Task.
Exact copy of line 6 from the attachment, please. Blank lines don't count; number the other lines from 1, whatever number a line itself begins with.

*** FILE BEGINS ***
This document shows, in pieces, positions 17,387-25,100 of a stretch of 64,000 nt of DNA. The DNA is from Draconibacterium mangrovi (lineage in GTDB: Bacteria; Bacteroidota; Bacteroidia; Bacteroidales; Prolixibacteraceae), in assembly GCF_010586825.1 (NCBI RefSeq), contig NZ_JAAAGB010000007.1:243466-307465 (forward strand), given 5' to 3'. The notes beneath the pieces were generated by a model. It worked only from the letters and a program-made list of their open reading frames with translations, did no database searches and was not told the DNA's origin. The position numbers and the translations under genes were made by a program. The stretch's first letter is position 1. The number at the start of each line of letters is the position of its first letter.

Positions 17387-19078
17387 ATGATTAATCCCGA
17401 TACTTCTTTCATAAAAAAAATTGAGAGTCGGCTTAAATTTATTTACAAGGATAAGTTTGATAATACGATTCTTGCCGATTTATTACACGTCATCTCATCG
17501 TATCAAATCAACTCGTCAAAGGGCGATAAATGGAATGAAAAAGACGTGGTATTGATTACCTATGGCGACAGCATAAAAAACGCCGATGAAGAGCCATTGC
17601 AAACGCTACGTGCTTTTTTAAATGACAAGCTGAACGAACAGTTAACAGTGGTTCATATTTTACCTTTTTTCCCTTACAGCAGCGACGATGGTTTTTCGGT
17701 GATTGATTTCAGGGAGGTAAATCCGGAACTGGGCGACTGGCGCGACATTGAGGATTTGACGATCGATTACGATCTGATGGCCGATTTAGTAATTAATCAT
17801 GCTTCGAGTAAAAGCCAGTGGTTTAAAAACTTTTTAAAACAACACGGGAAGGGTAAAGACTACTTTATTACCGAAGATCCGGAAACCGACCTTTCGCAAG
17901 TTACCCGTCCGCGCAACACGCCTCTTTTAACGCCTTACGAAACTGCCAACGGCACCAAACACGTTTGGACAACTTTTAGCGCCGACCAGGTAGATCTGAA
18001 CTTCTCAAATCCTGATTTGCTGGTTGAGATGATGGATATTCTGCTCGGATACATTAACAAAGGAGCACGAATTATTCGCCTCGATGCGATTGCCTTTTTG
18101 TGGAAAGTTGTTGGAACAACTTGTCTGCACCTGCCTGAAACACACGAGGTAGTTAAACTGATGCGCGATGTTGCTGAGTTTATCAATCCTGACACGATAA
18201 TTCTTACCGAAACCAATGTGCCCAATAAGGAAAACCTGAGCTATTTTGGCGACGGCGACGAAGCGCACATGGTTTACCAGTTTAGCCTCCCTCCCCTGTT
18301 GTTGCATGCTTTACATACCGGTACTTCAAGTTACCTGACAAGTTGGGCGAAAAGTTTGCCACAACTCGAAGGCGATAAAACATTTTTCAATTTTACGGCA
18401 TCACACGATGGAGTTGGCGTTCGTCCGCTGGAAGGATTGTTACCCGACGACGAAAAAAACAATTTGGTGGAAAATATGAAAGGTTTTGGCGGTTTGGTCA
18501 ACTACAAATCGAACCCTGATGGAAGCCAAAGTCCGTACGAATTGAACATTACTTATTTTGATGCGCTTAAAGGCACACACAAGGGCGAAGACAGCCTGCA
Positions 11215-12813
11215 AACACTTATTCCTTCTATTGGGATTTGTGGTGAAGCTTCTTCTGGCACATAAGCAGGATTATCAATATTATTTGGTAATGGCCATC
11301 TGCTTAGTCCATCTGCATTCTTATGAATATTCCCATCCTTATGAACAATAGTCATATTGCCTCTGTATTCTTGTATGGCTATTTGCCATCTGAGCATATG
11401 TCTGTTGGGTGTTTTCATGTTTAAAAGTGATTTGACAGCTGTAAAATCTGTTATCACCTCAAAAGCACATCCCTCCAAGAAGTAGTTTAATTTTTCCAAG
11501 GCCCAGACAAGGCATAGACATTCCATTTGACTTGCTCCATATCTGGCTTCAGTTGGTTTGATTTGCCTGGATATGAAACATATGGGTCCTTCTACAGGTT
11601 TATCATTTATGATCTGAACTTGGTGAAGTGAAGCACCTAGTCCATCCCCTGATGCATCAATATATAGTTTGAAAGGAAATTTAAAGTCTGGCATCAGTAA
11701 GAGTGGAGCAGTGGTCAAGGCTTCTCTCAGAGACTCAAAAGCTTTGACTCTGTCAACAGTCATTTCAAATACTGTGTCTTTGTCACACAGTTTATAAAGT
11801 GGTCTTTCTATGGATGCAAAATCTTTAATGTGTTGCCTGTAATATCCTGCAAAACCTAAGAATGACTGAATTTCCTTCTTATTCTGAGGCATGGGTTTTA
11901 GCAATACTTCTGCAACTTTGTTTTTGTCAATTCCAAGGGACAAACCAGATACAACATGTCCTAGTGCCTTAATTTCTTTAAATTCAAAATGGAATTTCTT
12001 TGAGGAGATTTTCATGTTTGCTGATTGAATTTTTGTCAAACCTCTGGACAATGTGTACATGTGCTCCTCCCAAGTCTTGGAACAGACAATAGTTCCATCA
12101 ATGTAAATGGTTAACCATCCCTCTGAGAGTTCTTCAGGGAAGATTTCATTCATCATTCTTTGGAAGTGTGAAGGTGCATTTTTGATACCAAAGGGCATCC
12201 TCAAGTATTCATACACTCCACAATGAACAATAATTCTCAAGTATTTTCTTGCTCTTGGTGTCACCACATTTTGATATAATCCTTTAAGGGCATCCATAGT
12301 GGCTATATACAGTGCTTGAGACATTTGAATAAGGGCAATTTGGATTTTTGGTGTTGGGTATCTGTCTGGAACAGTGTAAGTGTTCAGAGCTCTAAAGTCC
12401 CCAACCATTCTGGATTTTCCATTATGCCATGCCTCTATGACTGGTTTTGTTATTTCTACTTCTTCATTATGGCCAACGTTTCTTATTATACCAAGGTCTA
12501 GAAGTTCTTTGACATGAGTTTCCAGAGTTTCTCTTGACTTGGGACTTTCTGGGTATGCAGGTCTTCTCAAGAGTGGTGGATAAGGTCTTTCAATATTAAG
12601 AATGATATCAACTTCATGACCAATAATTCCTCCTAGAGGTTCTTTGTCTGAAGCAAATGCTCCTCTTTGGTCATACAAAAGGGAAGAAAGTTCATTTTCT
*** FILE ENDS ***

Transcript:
17601 AAACGCTACGTGCTTTTTTAAATGACAAGCTGAACGAACAGTTAACAGTGGTTCATATTTTACCTTTTTTCCCTTACAGCAGCGACGATGGTTTTTCGGT